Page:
But where we do hear immediate differences – and continue to hear differences even when going back and forth – is the method of shielding.

We made three cables for this purpose: one cable with DeLock plugs and shielding fixed at one end. One cable with Delock plugs with the shielding fixed at both ends and finally the double shielded version with the nice sleeve. Also with the shielding on both sides (and Delock plugs).

What we observe almost immediately is that the version with the shielding fixed on both sides focuses better. The version with shielding on one side seems to play a bit larger, but that is not true: the effects in the song Perfect Life by Steven wilson are placed at the same spot in the room, but are more tightly framed with the cable where the shielding is fixed on both sides.

With voices, the same is true: it’s tighter in focus and also more stable between the speakers (if we move our heads back and forth, the voice stays in place better very odd).

Going to the double shielding we make another step. Again a bit more tightly focused, again a bit better framed. And with that a bit more calmness in the reproduction allowing details to surface a bit easier.

Clearly, fo us it is clear where the differences come from: shielding, shielding, shielding.

And that is quite logical if you consider that a network cable is included in a digital chain. A chain that relies on clean energy to keep everything clocked tight. A chain that works with noise-levels of -140dB. A chain where small deviations are immediately audible in staging, focus and smoothness.

This also explains why fiber networks work so well as a first upgrade: you immediately shut out a lot of misery by creating a barrier through which electrical energy cannot pass. And thus no electrical noise (common mode in particular).

To conclude…

Can you hear differences between network cables? Yes… definitely. Our samples have shown that. And about the real cables you can buy at the store… pay particular attention to what the manufacturer has done in terms of shielding. We would still leave the unshielded versions. Especially after this experience. But anyway: try it yourself at home! …”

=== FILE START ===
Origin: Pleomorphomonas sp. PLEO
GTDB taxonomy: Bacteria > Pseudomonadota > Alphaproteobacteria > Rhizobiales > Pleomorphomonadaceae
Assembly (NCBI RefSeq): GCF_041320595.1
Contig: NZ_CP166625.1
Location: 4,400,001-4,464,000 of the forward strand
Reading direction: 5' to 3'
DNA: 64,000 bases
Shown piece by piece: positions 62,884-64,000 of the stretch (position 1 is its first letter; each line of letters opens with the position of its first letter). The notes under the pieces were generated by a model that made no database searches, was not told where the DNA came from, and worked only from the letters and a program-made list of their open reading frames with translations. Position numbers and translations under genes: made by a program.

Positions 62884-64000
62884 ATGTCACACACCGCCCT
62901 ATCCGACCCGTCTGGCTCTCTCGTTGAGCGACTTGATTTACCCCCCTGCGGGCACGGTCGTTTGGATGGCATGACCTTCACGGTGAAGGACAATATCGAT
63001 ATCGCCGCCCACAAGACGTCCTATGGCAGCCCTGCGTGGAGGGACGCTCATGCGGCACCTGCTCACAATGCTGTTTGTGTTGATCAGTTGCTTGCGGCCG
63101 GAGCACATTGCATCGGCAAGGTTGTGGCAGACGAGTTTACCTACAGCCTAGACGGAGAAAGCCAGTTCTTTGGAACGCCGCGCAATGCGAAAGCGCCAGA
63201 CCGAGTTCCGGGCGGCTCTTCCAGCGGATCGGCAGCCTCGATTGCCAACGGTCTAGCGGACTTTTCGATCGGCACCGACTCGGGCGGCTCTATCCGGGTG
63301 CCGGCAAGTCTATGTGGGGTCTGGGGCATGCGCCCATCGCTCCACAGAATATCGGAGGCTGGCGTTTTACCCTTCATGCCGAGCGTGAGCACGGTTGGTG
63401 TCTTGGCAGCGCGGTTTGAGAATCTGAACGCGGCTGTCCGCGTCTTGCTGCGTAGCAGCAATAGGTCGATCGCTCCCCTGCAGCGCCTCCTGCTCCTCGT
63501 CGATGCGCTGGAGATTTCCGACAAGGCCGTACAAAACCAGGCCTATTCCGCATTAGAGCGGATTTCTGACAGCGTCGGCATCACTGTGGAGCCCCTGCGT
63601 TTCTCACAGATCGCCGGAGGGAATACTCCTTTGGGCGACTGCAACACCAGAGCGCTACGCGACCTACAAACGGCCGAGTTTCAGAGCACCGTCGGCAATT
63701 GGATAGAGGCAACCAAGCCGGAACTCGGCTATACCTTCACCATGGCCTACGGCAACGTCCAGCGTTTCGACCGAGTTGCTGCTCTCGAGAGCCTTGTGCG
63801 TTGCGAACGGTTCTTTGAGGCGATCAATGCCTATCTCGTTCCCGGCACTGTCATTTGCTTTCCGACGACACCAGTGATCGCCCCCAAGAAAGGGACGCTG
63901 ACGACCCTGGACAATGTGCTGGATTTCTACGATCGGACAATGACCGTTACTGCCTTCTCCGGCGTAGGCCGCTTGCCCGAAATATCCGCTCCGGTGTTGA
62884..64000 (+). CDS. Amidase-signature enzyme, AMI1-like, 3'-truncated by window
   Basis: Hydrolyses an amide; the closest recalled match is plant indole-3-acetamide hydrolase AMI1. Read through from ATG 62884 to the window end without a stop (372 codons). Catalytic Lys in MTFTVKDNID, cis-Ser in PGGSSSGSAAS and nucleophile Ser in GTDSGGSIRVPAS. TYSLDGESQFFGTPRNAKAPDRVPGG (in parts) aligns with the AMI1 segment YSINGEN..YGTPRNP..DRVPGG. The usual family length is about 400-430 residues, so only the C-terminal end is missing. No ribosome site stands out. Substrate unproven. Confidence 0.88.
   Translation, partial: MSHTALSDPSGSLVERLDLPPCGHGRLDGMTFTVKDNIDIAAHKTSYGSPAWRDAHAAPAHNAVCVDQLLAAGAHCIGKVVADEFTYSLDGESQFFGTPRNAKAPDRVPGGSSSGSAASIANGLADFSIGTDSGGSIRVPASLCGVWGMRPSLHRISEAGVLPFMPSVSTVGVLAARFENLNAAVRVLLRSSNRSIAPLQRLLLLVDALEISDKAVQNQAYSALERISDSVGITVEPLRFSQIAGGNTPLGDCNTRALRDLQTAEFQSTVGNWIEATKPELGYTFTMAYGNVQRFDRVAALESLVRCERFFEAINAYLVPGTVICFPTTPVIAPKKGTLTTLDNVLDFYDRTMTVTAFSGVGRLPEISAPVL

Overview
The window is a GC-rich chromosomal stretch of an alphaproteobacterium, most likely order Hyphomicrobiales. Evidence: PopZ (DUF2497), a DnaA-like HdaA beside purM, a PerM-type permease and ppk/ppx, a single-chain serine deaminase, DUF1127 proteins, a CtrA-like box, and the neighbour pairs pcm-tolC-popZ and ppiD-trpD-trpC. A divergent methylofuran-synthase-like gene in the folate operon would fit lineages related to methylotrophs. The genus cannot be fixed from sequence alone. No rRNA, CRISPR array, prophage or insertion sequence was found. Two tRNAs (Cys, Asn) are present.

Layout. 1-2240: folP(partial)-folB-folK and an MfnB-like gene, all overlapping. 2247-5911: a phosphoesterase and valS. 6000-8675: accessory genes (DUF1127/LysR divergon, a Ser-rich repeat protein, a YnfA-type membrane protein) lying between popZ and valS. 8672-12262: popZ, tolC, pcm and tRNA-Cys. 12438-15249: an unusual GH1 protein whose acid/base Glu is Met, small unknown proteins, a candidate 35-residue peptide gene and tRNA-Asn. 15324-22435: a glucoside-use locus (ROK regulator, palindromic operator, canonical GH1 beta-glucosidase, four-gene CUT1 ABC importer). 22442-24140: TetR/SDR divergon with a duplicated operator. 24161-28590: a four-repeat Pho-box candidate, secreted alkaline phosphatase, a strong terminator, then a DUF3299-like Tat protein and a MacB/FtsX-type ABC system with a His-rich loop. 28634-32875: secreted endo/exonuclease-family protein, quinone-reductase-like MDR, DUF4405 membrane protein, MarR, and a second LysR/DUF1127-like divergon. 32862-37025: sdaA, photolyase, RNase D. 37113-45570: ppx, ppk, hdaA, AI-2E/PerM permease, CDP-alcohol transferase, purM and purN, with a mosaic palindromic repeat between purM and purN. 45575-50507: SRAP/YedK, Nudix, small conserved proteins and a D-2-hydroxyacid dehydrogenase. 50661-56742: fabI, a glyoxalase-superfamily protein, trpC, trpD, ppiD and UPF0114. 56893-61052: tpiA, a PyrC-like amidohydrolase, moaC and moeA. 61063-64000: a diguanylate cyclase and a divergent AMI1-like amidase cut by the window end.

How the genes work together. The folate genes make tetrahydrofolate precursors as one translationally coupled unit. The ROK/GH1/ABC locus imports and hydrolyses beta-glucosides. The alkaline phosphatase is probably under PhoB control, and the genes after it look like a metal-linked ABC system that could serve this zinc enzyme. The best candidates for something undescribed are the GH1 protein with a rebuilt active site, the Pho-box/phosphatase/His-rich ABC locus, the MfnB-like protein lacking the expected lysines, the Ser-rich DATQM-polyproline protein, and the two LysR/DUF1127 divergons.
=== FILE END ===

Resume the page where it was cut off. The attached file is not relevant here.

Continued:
FWIW ….Carry on.

@akg_ca ”…So….I recently did that cable direct bakeoff myself, and the audio improvements were immediate .”… 


@ghdprentice can you share more details on what you baked and how they tastes differed?  Thanks 👨‍🍳 

The part I can agree with is "try it yourself at home"

If you think you are getting noise into your analog system via the Ethernet, I suggest you have a crappy Ethernet NIC so you are expecting magic cables to fix a bad design.  If you tested you would probably find a lot more garbage is from the processors in the router and switches and not RFI. If your receiving device does not take care of it, it was not correctly designed to work in the intended environment. Blame your box, not the cable.  As far as which cable it is possible to transfer this noise, it is only the last link as the signal is reconstructed in the router and any switch. 

If you believe, so be it. 

What you hear is what your brain says, not the actual sound.  -140dB noise flor? Well that is truly fantastic so quite a great system. Not sure how you get that as even a Bryston amp has about a 114 dB SNR. -140 is pushing Johnson noise. With what source material? A CD with 110 dB dynamic range compressed to maybe 40 to make it loud?   A super great LP direct to disk that maybe has 65dB?  Or do you have some first generation  24/192  digital files before mastering?  I bet what you are actually hearing is more like -80 dB if it is actual physical, not perceived. 


Oh, yea, guess I'd agree a lot of big box cables and hubs are junk. So junky I only get 360 Mbs on my computer with Amazon cable, self terminations, Netgear dumb hubs and the supplied Spectrum router and Modem.    Not saying Belden is the only or the best but if you buy their wire, it will meet spec.  I have had no problems with Netgear hubs.  Instead of expensive linear supplies, I just put a ferrite on the wall wart cable. 



If you think you are getting noise into your analog system via the Ethernet, I suggest you have a crappy Ethernet NIC so you are expecting magic cables to fix a bad design.

I’m sure I was getting noise from my Panoramic modem that the streamer is plugged into directly.

The magic Ethernet cable cost $130, came with a 60 day no questions asked return policy and absolutely sounded better than the $20 Belden cable.

No placebo effect, and my bias was in fact against the magic cable - I wanted to send it back.

Tomorrow I will be trying out a black-magic Ethernet cable to compare with the magic cable, also returnable.

Either way this was a low cost solution that didn’t require another powered device that I have no room and no spare outlets for.

Yes, there is abundance of snake oil in this industry but there are also plenty of really effective reasonably priced products.